You make amazing designs — and if they are catalogued, volunteers across the world could use, learn from, and build on your work. Jen Owen is generously leading the endeavor to catalogue e-NABLE projects on her site, enablingthefuture.org. Upon inquiry, she listed five simple steps that any volunteer designer can take to get started:
1. Have a link to the device files where people can download and print them that I can link to from the devices page.
2. They have to have a few recipients who have used them and who have given feedback and that it has been used and made by a few members of the community who are also using them on recpients.
3. They need to have an instruction video tutorial on how to put it together and assemble it – or else I will end up with an email inbox full of messages asking me to tell them “what they are doing wrong” or “why doesn’t this work” or “am I doing it right?” and I have no idea as I am not the designer. 🙂
4. They have to make some kind of instructable or something with step by step written info on how to best print, make a list of materials used and where to find the parts, etc so that again – I am not tasked with answering emails that I have no answers for.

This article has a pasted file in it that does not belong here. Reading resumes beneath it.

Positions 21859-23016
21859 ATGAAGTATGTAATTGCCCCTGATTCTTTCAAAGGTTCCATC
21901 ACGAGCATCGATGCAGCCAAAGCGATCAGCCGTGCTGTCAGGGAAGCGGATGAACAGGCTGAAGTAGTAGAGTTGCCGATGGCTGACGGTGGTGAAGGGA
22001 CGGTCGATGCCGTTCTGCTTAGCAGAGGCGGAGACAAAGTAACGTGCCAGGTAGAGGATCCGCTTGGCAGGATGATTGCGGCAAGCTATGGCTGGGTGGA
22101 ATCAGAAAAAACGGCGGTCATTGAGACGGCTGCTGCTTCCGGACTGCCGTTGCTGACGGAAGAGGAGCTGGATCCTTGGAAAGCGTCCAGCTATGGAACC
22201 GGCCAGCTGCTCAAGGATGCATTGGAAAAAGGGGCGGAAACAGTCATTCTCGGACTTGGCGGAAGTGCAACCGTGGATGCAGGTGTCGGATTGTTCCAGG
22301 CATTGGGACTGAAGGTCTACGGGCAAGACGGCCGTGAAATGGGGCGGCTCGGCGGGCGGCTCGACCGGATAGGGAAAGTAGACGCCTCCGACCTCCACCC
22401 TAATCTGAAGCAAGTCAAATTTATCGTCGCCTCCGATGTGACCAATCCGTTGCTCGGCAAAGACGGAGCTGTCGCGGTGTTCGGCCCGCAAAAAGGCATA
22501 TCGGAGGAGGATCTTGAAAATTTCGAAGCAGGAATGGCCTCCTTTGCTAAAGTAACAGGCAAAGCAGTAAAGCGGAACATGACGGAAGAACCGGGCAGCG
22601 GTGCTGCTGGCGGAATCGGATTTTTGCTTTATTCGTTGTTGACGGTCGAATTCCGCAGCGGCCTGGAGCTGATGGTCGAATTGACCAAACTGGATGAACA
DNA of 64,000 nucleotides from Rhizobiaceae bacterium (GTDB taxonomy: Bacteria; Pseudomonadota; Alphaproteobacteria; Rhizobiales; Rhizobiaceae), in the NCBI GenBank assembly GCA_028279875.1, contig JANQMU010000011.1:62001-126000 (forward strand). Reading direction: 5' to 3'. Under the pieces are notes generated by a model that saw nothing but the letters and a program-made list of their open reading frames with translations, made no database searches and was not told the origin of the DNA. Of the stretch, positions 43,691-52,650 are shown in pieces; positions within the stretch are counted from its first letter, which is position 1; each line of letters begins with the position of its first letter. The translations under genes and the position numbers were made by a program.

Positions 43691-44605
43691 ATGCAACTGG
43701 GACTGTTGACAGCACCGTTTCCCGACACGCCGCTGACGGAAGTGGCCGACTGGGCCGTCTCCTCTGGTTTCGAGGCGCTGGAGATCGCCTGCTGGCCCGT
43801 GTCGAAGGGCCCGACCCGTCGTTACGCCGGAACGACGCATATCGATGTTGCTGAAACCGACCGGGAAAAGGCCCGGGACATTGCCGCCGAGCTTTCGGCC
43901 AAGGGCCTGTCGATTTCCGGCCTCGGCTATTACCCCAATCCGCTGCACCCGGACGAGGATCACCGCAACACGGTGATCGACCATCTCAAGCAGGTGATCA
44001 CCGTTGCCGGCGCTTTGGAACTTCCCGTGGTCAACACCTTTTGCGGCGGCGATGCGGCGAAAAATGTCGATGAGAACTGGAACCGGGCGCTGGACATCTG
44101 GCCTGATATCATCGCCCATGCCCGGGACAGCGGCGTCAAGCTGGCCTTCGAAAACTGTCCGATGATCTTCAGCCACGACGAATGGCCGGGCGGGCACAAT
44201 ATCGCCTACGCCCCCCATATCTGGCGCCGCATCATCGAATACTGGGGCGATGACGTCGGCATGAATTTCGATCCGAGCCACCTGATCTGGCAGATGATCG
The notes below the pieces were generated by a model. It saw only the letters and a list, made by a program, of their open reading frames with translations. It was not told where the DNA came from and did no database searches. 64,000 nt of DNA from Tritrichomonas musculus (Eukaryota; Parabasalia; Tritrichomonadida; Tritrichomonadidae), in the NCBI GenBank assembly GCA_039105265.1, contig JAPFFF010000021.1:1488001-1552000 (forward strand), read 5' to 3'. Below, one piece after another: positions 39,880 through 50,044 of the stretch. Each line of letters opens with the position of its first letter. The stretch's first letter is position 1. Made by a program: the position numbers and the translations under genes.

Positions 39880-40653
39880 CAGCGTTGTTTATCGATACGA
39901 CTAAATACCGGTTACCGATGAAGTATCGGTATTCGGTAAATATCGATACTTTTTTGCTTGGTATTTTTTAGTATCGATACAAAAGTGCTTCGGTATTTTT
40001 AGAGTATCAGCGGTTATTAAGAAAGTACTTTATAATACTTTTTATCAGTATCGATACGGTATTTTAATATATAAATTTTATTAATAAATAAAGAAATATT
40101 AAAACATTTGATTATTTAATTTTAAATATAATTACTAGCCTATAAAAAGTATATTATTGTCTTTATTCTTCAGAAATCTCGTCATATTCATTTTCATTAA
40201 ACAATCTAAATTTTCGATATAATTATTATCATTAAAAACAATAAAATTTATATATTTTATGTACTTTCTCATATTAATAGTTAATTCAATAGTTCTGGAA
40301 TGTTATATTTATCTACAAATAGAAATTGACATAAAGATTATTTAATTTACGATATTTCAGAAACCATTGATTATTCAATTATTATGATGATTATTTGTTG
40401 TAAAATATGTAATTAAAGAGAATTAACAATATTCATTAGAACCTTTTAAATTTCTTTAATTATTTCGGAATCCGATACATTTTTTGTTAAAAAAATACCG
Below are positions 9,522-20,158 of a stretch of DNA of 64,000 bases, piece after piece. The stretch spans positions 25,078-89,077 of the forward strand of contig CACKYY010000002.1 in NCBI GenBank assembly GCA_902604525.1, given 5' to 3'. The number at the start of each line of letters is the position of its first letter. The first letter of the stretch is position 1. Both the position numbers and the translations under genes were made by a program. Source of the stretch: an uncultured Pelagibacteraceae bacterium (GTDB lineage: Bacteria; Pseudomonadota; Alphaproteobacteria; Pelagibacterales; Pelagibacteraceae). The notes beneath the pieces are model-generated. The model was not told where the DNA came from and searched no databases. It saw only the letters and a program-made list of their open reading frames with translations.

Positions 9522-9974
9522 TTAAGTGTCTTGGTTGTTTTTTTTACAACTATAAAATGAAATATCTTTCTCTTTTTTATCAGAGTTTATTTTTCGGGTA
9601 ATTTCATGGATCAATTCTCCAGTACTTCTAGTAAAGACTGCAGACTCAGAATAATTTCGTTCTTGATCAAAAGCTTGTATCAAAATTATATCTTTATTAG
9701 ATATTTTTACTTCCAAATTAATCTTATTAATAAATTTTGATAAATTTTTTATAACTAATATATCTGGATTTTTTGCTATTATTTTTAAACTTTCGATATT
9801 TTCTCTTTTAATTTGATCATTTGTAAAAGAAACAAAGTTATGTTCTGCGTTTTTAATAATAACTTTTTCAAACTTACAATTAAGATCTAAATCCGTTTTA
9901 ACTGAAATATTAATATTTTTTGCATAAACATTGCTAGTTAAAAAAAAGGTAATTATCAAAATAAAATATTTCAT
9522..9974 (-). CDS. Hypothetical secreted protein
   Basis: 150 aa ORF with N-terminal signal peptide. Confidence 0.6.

5. Have photos and or video of recipients using the device so we can see that it is actually functional.
Here are a few more tips to keep in mind. To submit, email email@example.com.
• Be an open source design and uploaded somewhere like Thingiverse, Pinshape etc.
• Have documented recipients as beta testers who have given feedback.
• Have written and video tutorial instructions on how to assemble their design – step by step from start to finish.
• Include their “story” – who they are, where they are located, if it was a group design, how many recipients have tested it etc.
• Include which design they based it off of (if it is an updated or improved design) or if they created their design from scratch.
• Share how it works (wrist driven? Elbow? Myo? Above elbow? attach to traditional devices? etc)
• Include images and videos of it functioning so that people can see how it works (and that it does work)
• Include if this is a design that they want others to try to improve or if they want to have them collaborate on improvements with them.
• Designs do not have to be hands. They can be tools for specific tasks (holding a bike handle, sports equipment, musical instruments etc)